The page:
A Real Montana Road Trip


Last week, I got to do one of my favorite things: Road Trip, to one of my favorite parts of Montana.

The weather was, um, sideways. Going east, I set a personal best for fuel mileage. The wind was blowing so hard, the grass was whipping, not waving. It wasn’t long before I relearned three old eastern Montana axioms: 1.) Point your rig upwind when you park, so you don’t spring the door hinges; 2.) Never open two doors at once. You’ll lose not just your trash, but everything else not bolted down; 3.) Adjust your hat to “tight.”

And there’s a fourth that kicks in east of Shelby: Keep your hand atop the wheel so you can wave at all your friends.

Cell phone? Don’t count on it. I went 36 hours without a signal, plus an hour after that to find a spot where I could retrieve messages without being dropped. If you need to make a call in Chinook, I hear the Albertsons’ parking lot is good, and so is the gravel pad east of the train depot if you hold the phone just so.

I went as far east as Poplar, as far south as Fourchette Bay, visited Fort Peck, and felt content in Content. I got snowed on in Zortman and followed that up with gumbo on the Hudson Divide north of Saco – the tires were still slinging chunks at Whitewater. I even got to visit Glasgow, Malta, Zurich, Dunkirk, Harlem and Kremlin without a passport.

As usual, there were lots of fat cows to ogle, nice green grass and crops all aglow, and although the deer looked pretty scruffy, I spotted an absolutely epic antelope buck that I would have tried to put a sneak on (for pictures) had it not been for the driving drizzle. I even lucked into the environmentalist bison herd. Five minutes later, they were gone.

As a final bonus, the weather flipped again – giving me a free rinse and a tailwind going home!

Never been? Then you’re missing the real Montana.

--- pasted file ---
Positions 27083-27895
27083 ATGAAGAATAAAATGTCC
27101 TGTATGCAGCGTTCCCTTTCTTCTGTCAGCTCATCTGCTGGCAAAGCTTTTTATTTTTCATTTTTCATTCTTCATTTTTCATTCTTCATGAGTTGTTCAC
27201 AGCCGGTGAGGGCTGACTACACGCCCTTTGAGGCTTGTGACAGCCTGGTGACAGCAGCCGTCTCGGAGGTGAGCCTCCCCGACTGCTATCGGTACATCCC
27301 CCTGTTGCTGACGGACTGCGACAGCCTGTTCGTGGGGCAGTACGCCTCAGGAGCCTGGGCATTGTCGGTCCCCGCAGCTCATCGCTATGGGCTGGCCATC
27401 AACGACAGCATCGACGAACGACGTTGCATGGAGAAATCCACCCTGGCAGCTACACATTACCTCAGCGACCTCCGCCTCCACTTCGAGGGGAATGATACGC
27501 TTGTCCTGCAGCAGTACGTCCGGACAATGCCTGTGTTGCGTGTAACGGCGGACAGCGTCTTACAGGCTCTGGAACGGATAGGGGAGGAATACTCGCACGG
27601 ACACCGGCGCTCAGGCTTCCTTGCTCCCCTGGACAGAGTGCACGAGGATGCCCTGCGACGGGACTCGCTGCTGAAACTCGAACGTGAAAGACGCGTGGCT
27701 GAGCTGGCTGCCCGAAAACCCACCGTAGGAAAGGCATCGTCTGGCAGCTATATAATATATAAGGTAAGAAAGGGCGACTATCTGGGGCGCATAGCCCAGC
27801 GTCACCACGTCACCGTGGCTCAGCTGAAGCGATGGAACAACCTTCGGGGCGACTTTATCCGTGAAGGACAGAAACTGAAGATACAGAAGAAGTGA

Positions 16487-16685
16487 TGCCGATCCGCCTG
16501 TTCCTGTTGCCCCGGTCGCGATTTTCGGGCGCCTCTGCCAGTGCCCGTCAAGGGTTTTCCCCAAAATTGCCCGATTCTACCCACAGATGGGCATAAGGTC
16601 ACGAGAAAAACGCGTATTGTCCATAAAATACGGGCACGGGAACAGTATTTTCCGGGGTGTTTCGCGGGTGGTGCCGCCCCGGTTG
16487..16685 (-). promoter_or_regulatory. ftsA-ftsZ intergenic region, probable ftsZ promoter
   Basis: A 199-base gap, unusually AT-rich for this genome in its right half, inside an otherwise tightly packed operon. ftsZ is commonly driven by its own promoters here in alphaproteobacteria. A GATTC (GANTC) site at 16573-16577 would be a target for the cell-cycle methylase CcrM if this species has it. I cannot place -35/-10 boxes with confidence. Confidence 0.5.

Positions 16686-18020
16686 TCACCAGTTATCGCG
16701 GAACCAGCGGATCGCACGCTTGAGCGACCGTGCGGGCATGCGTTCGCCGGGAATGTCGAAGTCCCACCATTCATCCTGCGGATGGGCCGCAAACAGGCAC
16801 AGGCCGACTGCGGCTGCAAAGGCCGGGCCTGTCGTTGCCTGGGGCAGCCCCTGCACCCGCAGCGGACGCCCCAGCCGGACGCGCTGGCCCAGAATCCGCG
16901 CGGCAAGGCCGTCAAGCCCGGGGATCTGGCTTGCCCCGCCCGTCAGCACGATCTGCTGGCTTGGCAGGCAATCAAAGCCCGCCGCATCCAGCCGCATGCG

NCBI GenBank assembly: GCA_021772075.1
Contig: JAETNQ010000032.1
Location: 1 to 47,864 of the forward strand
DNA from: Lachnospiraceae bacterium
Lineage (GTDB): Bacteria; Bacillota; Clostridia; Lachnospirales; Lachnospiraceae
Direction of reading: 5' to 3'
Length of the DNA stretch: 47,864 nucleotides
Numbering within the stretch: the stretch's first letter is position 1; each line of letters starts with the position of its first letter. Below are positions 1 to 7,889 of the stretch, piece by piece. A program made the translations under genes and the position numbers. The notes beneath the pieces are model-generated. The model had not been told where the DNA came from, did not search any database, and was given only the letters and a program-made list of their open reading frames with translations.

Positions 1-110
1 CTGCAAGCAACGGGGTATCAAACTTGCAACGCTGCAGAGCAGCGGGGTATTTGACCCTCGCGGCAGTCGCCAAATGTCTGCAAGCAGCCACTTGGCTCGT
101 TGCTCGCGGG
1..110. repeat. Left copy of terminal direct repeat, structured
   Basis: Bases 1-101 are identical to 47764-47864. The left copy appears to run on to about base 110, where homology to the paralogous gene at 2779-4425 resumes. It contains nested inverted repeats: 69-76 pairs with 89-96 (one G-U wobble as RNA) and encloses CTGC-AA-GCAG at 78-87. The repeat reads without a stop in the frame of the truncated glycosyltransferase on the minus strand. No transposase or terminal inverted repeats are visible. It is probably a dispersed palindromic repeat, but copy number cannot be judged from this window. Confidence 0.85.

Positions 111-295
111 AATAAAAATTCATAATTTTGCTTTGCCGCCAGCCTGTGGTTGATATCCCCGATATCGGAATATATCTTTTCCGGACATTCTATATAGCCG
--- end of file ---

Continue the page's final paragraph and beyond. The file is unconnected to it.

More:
I was introduced to real Montana mainly through hunting and fishing trips with my Mom and Dad. Over time, we hit just about every jerkwater “Two Dot” on the map, and off.

So what makes Montana real? Well, it’s not just scenery or wildlife. As my friend Ron Stoneberg put it at his kitchen table 50 miles from pavement, “eastern Montana has to grow on you.” Even though I really enjoy the country for what it offers and how it looks (at least in certain light), it is an acquired taste. Timing matters. Lack of preparation, common sense, even luck, is inevitably punished, sometimes harshly.

Now, I was just out there for a few days … but while sitting up there on the bench above Frenchman Creek, admiring Canada with Tom DePuydt, I admitted I felt just a hair “small,” maybe a bit intimidated. Tom laughed and said he’d never felt that way, at least not at home, with friends who would come if he needed help.

His comment pretty much reaffirmed what makes Montana “real,” at least for me, giving me something to ponder on the drive home:
There are still many regions of Montana where, for lack of a better term, folks are just plain old “Montana nice.” Even the wino in Wolf Point who scored my “spare change” was Montana nice, courteously staying downwind – way classier than any Seattle or New York wino.

How come?

For starters, there is a pretty high proportion of long-term, multi-generational residents. You’re stuck with your neighbors, your family, pretty much forever. If you burn your bridges, you don’t just move on to another bridge. Nope … you’ll need help rebuilding the bridge you torched, dummy, so be nice.

Next, it seems to me the harsher the country, the nicer folks are. Life is tough enough and there’s no point in making it tougher, right?

So, I had a great trip. Not because I got lost on my way to the last best place, but because I know the real Montana is found in the last best people.